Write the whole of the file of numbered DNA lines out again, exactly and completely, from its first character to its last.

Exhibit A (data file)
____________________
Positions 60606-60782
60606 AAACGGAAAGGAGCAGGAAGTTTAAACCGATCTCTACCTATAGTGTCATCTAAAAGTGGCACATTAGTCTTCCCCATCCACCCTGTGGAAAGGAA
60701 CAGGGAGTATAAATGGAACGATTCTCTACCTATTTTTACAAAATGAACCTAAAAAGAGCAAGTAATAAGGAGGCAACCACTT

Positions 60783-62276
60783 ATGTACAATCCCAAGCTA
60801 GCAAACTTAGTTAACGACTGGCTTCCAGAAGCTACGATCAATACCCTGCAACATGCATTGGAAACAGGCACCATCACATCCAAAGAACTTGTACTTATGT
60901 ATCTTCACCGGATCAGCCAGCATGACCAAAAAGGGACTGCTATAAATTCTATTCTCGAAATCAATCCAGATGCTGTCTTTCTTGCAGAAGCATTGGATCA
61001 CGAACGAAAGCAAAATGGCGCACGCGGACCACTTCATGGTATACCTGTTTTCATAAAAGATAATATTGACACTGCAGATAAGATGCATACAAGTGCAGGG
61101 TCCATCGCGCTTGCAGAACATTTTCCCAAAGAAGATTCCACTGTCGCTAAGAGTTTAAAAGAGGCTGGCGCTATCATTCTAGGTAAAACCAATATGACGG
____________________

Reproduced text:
Positions 60606-60782
60606 AAACGGAAAGGAGCAGGAAGTTTAAACCGATCTCTACCTATAGTGTCATCTAAAAGTGGCACATTAGTCTTCCCCATCCACCCTGTGGAAAGGAA
60701 CAGGGAGTATAAATGGAACGATTCTCTACCTATTTTTACAAAATGAACCTAAAAAGAGCAAGTAATAAGGAGGCAACCACTT

Positions 60783-62276
60783 ATGTACAATCCCAAGCTA
60801 GCAAACTTAGTTAACGACTGGCTTCCAGAAGCTACGATCAATACCCTGCAACATGCATTGGAAACAGGCACCATCACATCCAAAGAACTTGTACTTATGT
60901 ATCTTCACCGGATCAGCCAGCATGACCAAAAAGGGACTGCTATAAATTCTATTCTCGAAATCAATCCAGATGCTGTCTTTCTTGCAGAAGCATTGGATCA
61001 CGAACGAAAGCAAAATGGCGCACGCGGACCACTTCATGGTATACCTGTTTTCATAAAAGATAATATTGACACTGCAGATAAGATGCATACAAGTGCAGGG
61101 TCCATCGCGCTTGCAGAACATTTTCCCAAAGAAGATTCCACTGTCGCTAAGAGTTTAAAAGAGGCTGGCGCTATCATTCTAGGTAAAACCAATATGACGG